My only activities in philosophy have been online since I discovered forums around 2009 (aside from 2 years of under-graduate studies back in the day). I found PSE during that time and just thought of it as another forum, although as noted it’s rather more specific.
  • Ludwig V
    1k

    Don't you think it is ironic that the critique of PSE was posted on Reddit? Talk about pots and kettles. I thought that the response to this question when it was posted on PSE was, overall, quite well balanced and sensible.

    PSE echoes Wikipedia, which has similar problems. The place of an expert in the democratic and inclusive times that we live in is difficult and needs constant negotiation.

    I have used PSE but found it difficult to negotiate. I find myself using TPF more and more and PSE less and less. I have looked at Reddit, but never signed up - not my cup of tea at all.
  • Ludwig V
    1k
    it's not necessarily that well suited to philosophy. It's more well suited to disciplines that have explicit agreed upon correct answers, and philosophy seems to have remarkably few of those.flannel jesus
    You are too kind. The model for the site is clearly (not "not necessarily") "those disciplines that have explicit agreed upon correct answers". That model is not at all well suited to philosophy, which lives and breathes on disagreements. If the model was strictly followed, it would be an extremely boring place.

    There's actually a (somewhat) hidden tension between the model and the democratic structures (modified by the existence of the moderators, who do a reasonably good job) that are also built in to the system. The result is a bit chaotic and inconsistent, and, of course, there is a good deal of using the rules to try to enforce specific philosophical views.

    In my opinion, the system of building a reputation by scoring points and collecting badges is much more problematic - and there is a similar system on Reddit, if I remember right. I found that it is quite hard to resist the temptation to score points rather than doing some philosophy.

    It's basically, "If someone can disagree with your answer, then it isn't a good answer." To the extent that an answer required thought or creativity or any substantial form of agency, it isn't a good answer.Leontiskos
    You are quite right. But the expectation that answers (and questions) should have some basis in existing philosophy is not altogether unwelcome. But perhaps that's just my personal taste.

    There is scope for real philosophical work in the chat rooms, which are not subject to the same restrictions. I found those the most fruitful part of the site.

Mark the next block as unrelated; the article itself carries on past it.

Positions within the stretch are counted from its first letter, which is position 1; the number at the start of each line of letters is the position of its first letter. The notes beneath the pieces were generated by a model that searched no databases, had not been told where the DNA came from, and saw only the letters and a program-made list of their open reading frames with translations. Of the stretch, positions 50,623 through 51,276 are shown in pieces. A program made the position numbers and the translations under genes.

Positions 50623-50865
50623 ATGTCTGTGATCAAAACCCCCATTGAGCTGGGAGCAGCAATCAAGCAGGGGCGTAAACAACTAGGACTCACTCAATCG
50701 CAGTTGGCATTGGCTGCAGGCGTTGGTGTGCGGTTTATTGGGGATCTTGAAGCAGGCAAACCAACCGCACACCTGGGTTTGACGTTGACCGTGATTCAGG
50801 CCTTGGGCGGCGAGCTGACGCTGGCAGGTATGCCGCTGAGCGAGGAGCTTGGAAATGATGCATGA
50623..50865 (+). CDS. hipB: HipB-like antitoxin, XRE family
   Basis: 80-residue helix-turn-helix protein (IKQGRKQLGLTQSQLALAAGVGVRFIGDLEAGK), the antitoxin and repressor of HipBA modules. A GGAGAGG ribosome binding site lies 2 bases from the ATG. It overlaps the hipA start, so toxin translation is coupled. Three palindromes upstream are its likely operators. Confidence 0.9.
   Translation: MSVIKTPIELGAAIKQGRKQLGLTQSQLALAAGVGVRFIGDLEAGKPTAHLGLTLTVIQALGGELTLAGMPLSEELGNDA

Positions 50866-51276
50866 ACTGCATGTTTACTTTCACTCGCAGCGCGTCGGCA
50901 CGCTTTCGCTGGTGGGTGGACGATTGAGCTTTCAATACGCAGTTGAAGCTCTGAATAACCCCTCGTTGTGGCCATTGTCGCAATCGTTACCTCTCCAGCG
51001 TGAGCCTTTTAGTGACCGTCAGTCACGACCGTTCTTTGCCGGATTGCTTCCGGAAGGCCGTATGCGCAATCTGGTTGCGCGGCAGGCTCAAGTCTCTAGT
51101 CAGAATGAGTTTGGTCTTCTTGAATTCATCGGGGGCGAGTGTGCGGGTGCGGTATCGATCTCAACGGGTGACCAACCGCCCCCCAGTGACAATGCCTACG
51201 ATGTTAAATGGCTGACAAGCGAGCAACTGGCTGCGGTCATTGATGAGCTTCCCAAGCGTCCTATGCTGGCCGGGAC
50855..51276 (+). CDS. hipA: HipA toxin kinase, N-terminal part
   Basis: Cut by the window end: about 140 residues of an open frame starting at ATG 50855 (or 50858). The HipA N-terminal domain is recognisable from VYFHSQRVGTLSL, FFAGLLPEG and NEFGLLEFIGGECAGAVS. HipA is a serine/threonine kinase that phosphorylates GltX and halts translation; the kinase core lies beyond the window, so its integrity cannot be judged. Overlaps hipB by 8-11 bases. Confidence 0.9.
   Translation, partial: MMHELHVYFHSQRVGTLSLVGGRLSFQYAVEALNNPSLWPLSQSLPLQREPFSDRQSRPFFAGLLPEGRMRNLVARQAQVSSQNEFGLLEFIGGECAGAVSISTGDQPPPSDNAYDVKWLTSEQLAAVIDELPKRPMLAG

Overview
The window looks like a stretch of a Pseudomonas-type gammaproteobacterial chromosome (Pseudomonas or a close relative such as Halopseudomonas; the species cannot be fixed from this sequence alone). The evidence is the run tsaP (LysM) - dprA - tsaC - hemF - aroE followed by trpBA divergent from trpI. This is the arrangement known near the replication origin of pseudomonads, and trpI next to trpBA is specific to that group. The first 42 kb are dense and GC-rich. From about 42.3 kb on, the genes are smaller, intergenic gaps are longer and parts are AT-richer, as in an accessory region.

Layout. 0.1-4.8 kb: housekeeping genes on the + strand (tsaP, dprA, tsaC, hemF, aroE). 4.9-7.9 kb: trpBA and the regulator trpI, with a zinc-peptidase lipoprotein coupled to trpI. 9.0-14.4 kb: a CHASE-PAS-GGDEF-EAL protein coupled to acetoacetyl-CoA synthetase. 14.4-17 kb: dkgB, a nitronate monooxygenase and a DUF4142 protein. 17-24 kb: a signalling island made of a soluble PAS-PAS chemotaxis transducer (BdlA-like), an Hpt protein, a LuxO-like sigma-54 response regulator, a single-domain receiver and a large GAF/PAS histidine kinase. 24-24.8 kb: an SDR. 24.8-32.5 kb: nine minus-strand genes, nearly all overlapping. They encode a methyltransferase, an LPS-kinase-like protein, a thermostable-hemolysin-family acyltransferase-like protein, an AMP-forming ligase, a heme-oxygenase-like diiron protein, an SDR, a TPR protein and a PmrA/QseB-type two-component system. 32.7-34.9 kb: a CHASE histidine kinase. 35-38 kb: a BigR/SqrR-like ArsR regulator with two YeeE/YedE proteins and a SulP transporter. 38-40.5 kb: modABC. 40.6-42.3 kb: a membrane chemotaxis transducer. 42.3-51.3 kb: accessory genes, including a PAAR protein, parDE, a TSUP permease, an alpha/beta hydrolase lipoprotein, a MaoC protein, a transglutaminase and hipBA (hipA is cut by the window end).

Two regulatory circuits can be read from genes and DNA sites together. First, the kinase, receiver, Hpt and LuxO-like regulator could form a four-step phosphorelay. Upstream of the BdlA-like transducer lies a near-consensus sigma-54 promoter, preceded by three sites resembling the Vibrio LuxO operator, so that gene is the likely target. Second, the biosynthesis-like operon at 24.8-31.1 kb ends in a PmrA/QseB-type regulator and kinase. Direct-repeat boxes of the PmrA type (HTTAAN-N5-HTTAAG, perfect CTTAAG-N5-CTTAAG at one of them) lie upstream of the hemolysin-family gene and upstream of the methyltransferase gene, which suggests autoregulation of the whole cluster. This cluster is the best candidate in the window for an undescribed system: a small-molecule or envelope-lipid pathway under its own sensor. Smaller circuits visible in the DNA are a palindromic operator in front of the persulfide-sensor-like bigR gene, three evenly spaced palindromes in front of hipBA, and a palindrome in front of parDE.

• Ludwig V
    1k
    There's little accounting for what students will do. More interesting is what you do. Assuming you're teaching philosophy and that you have some legitimate pedantic purpose in allowing them to use sources like PSE and TPF, what is your intention/goal in so doing?tim wood
    It isn't a question of allowing them to use PSE or any other site. They will use it or not, as they see fit.

    When I was teaching, the most difficult thing was to persuade students to debate philosophy with each other, outside the class-room. I felt then that anything that encouraged them to participate was a good thing. True, they might pick up wrong-headed views, but they are liable to do that all by themselves.

    So if I was teaching now, I would encourage them to use these sites and to bring back to class what they found there (within reason). It could be a valuable stimulus to discussion in the class-room or tutorial session. Of course, there would have to be health warnings, but I'm pretty sure the benefits would outweigh the risks. And I would have to insist that the most important thing is to READ THE BOOK.
bold
italic
underline
strike
code
quote
ulist
image
url
mention
reveal
youtube
tweet
Add a Comment

Welcome to The Philosophy Forum!

Get involved in philosophical discussions about knowledge, truth, language, consciousness, science, politics, religion, logic and mathematics, art, history, and lots more. No ads, no clutter, and very little agreement — just fascinating conversations.